Getting into writing – an interview with John Holland

John Holland

I have been writing short stories and flash fiction for five years and submitting to competitions for four (ie since 2013). In that time I have had around 60 pieces published, and 30 pieces have won or been short listed (mainly the latter!) etc in competitions.

Since 2014, I have been the Organiser/Director of Stroud Short Stories – a twice yearly ‘live lit’ show described in last year’s Cheltenham Literature Festival programme as ‘probably the best short story event in the South West’. Its aim is to showcase and promote Gloucestershire and South Gloucestershire writers. And, as an encouragement, submissions are free.  SSS receives a good response. The last eight events have all sold out in advance. For me, it’s a labour of love.

What got you interested in writing?

I wrote satirical/topical gags in the 1980s and early 1990s for BBC Radio (Weekending and The News Huddlines) and Punch magazine. I also wrote for some TV comedy shows but conveniently my memory of these has faded completely.

I am a librarian by profession. When I retired a few years ago I attended both a cookery course and a writing course. I loved the cookery course. But, as the family got food poisoning and the first story I wrote was immediately published, I carried on writing.

What are your happiest memories in your writing career?

I like just having written. I’m really not that keen on the act of writing itself. It’s often hard work and labourious, and I prefer to fritter my time away pointlessly. I’m a competitive writer, so I do like being short listed and winning comps.

These days I’m doing lots of public readings. I’ve read my work in London, Bath, Bristol, Cheltenham (including at the LitFest), Stroud, Worcester and, of course, Hawkesbury Upton. To have an audience respond directly to your work, especially with laughter, is a wonderful thing.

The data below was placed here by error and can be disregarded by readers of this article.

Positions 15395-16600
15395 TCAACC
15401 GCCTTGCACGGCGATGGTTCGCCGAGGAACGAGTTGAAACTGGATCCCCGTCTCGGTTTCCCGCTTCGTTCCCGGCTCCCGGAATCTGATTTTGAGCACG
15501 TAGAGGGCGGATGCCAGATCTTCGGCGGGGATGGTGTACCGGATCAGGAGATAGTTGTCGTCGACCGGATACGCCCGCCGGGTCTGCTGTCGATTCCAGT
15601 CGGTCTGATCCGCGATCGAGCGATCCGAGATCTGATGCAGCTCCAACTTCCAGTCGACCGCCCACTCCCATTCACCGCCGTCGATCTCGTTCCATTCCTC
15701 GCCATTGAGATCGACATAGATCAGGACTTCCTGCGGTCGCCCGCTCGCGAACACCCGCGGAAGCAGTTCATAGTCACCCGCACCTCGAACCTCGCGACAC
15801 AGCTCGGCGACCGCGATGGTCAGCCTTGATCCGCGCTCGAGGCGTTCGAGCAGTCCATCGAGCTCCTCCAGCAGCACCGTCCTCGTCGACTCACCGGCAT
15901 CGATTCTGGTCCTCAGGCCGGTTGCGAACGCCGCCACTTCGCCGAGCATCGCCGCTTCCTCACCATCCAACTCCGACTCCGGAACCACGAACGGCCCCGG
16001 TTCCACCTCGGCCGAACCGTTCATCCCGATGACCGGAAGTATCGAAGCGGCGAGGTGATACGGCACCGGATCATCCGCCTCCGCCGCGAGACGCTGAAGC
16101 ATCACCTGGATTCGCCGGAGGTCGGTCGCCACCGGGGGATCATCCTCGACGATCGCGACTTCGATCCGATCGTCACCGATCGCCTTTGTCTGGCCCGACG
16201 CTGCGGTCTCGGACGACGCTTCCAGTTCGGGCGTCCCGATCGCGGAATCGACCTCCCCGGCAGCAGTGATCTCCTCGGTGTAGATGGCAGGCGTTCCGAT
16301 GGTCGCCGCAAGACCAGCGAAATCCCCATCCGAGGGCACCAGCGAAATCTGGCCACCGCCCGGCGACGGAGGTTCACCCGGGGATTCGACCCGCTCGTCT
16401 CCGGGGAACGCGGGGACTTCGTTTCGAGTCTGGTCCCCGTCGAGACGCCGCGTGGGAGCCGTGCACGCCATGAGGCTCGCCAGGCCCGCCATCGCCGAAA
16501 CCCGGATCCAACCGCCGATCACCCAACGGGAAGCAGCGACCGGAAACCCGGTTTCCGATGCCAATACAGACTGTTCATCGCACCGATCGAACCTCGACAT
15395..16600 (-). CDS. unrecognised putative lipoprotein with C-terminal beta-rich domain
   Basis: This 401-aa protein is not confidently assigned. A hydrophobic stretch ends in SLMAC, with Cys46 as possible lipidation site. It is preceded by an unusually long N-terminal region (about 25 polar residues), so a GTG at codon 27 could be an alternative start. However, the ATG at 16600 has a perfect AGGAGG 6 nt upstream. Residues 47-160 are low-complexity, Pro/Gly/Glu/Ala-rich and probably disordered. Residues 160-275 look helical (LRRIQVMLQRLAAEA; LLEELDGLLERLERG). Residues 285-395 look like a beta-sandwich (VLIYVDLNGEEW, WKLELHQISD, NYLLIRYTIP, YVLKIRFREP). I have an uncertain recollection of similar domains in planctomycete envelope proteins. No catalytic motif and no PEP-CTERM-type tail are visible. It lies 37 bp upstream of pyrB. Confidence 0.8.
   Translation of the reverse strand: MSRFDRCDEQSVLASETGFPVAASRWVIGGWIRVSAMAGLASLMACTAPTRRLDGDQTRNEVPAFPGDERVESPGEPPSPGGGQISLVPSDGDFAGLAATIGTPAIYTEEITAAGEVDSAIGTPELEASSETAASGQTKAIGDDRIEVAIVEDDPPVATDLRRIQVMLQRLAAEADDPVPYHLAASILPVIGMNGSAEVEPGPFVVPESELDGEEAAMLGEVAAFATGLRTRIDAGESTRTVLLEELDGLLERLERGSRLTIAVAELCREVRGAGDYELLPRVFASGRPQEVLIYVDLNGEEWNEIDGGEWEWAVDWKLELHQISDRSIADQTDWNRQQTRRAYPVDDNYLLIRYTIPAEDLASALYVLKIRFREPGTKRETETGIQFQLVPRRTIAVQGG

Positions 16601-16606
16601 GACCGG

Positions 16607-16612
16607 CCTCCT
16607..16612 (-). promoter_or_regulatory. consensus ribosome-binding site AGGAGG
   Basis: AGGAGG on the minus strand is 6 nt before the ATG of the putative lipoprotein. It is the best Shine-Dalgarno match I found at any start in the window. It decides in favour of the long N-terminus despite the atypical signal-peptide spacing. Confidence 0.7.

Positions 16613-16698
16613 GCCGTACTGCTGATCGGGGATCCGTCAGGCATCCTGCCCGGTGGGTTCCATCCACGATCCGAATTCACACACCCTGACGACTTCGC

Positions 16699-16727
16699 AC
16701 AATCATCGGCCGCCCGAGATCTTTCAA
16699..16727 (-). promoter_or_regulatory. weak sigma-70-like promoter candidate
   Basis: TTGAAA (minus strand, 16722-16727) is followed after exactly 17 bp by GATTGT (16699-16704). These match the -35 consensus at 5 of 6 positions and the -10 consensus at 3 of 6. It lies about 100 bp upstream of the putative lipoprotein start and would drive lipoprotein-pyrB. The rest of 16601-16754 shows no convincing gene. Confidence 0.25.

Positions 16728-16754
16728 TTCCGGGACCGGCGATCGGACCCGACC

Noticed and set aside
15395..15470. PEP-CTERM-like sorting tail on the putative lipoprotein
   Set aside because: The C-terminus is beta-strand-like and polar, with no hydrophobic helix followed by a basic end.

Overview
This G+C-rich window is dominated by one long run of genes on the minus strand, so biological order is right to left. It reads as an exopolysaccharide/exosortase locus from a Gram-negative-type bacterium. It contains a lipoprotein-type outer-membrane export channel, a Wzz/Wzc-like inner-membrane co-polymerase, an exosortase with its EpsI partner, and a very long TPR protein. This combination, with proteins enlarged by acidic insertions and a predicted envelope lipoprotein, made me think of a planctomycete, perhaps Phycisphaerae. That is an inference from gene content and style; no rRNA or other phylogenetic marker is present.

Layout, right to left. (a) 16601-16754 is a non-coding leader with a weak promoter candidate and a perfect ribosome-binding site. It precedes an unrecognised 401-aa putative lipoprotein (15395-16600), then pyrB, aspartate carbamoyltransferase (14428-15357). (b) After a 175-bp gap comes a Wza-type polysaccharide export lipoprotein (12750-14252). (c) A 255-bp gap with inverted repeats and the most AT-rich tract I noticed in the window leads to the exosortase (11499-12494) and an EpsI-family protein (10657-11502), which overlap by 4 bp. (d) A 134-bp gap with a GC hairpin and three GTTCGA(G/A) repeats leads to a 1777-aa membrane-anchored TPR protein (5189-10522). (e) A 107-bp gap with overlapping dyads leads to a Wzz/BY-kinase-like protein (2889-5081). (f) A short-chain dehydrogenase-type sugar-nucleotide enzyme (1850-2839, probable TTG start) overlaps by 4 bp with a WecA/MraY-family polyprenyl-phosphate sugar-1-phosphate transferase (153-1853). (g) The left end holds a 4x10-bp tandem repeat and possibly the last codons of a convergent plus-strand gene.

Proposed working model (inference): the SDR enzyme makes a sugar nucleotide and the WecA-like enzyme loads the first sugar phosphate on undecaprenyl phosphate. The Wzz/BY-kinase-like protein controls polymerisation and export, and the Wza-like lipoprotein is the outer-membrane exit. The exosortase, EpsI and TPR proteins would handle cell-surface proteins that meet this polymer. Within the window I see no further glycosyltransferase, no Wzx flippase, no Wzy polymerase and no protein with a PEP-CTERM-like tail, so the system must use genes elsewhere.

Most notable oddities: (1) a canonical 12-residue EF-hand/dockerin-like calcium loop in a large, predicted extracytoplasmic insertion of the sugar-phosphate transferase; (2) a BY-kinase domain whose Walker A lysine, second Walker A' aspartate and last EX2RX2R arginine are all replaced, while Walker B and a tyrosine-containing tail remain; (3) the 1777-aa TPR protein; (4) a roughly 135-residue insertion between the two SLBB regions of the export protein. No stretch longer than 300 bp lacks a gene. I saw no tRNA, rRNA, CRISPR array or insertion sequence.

How do you handle success and failure?

I handle success extremely badly. My story ‘Da’ won the InkTears Short Story Contest in March this year (2017) and I have written very little of note since.

Not only do I organise Stroud Short Stories, but also co-judge it each time, so I read hundreds of stories of varying standards by other writers, mainly amateurs, each year. I know how thin the line is between success and rejection, how subjective the judging process really is. That’s why I always write personally to all writers whose work I and my fellow judge enjoyed but which didn’t make the final cut. I recall how hard it was to accept rejection when I started writing, so it’s important to me to encourage rather than discourage others.

stroud short stories image 2 (8)

What is your advice to young and new writers?

As I don’t need the competition, my advice is that you won’t always be young or new, so give up now and save yourself the time and grief.  I jest.  My advice is to read, read, read, write, write, write, eat, eat, eat, drink, drink, drink, find yourself a nice person to watch telly with, maybe do a little gardening or bird watching, perhaps have kids, later grand-kids, and then die an ironic death. For instance, being crushed under a toppling pile of hard backs, or, when tired, falling forward onto your pen so that it penetrates your eye and brain like a stiletto.

Do you self-publish?

My work is published by others in anthologies, magazines and online. I think self-publishing is excellent, so long as you know what you’re doing. Think about joining the Alliance of Independent Authors

People ask me, ‘John, will you ever publish a collection of your stories?’ And I say, ‘Maybe, or maybe not. Time is a great healer, but have you tried Savlon?’

Why did you start your website?

My own website ( was a birthday present from my elder son last year. This year he got me beer and socks.

As well as using my website to publicise events I organise or at which I am reading, I use it as a record of my writing. In theory it’s a promotional tool, but I have no idea whether it works.

A website is essential for Stroud Short Stories, of course, to encourage submissions, announce those stories and authors selected to read, and to advertise and celebrate our sell-out events. Here it is –

2 thoughts on “Getting into writing – an interview with John Holland

  1. I enjoyed reading about your writing journey John. Mirrors mine to some extent. Just wish I lived in a place which made me eligible to submit to Stroud Short Stories. (I did once live in South Gloucestershire…)

    Liked by 1 person

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